The Burkean –

Another Irish institution was put on notice this month with allegations of sexual impropriety emerging, this time in the swank environs of Trinity College debating.

Centring on the twin TCD debating societies (The Hist and The Phil), the scandal aired long pent up tensions over advances made on younger female members by older males and the power dynamics at play.

Exposed by the campus rag University Times, the revelations come as very little shock to anyone with an ear to the ground of GMB decorum. Made ironic by the ostensibly anti-sexist outlook adopted by both groupings, the allegations (and they are just allegations whatever one reads into them) come on the back of a slow boiling putsch within the debating scene by the campus left under the guise of anti-racist initiatives.

The general gist is that certain senior male members of the debating circuit were using their positions of authority to create effective harems out of junior female members with many women feeling creeped out at the repeated hamfisted advances and subsequent vendettas held.

With the two societies ritualistically tarnished as misogynistic, the mini-scandal calls into question the very viability of the co-mingling of the genders on campus in such a sexually loose environment. 

While existing on arguably the most effete campus in the country, the debating scene quietly facilitates the more libidinal impulses of Ireland’s most progressive men.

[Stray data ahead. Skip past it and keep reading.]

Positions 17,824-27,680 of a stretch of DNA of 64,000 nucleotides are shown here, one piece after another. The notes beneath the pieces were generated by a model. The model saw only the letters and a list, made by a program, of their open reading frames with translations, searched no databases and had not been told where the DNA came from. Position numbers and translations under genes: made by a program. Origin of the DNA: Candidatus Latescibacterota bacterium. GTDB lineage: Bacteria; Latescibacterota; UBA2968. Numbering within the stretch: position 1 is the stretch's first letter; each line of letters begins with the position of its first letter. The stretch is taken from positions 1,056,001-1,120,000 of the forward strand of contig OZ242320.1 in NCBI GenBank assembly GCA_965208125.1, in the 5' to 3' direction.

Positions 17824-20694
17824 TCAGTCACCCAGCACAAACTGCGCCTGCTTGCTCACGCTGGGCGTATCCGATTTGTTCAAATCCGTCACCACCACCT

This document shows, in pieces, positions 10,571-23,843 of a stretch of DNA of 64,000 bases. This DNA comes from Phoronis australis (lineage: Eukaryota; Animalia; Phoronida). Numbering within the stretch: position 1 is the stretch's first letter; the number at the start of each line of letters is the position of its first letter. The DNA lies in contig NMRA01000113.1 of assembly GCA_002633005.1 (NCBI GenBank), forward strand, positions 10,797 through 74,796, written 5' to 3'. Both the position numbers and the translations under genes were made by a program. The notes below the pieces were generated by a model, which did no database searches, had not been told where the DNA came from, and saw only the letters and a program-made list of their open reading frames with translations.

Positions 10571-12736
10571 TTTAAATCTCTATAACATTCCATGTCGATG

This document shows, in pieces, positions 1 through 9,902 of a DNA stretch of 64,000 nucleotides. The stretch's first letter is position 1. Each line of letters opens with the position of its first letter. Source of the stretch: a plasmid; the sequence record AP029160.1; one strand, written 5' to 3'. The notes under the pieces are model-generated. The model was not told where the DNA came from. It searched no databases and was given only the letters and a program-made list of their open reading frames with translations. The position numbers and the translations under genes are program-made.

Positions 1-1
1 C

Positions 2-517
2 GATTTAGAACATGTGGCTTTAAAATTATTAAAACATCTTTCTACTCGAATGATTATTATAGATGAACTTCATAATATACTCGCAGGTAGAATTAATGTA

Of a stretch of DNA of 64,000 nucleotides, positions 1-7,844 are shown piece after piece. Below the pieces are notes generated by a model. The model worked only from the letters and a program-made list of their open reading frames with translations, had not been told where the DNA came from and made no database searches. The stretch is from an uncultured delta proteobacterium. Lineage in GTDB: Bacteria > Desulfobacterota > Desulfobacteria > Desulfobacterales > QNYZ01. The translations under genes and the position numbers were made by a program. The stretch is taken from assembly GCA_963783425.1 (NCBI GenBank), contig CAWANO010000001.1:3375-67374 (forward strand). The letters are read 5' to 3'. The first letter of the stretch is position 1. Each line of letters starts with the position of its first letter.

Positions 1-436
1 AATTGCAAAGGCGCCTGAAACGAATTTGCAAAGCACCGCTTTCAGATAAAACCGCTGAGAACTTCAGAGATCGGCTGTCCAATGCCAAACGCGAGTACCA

Sufficeth to say some of the spicier stories around Irish colleges are too steamy for print with the chronic bonking often earning the scorn of us serial monogamists here at The Burkean.

For a reactionary publication which calls Trinners its alma matter, the hullaballoo is akin to Manna from Heaven, watching the implosion of an institutional pontoon bridge of our elites over an issue as mundane as the managing of sexual relations between members.

In recent years, we have seen up-and-coming stars get their wings clipped in various low level metoo scandals, even once for the mild sexual peccadillo of flirting poorly with a female activist on Tinder.

If our future elites cannot regulate the basic interaction between men and women, how do we expect them to govern the country in 20 years hence. A relative storm in a teacup such as the sexual goings on of Trinity debating society is a litmus test to what our ruling elite will look like in 20/30 years.

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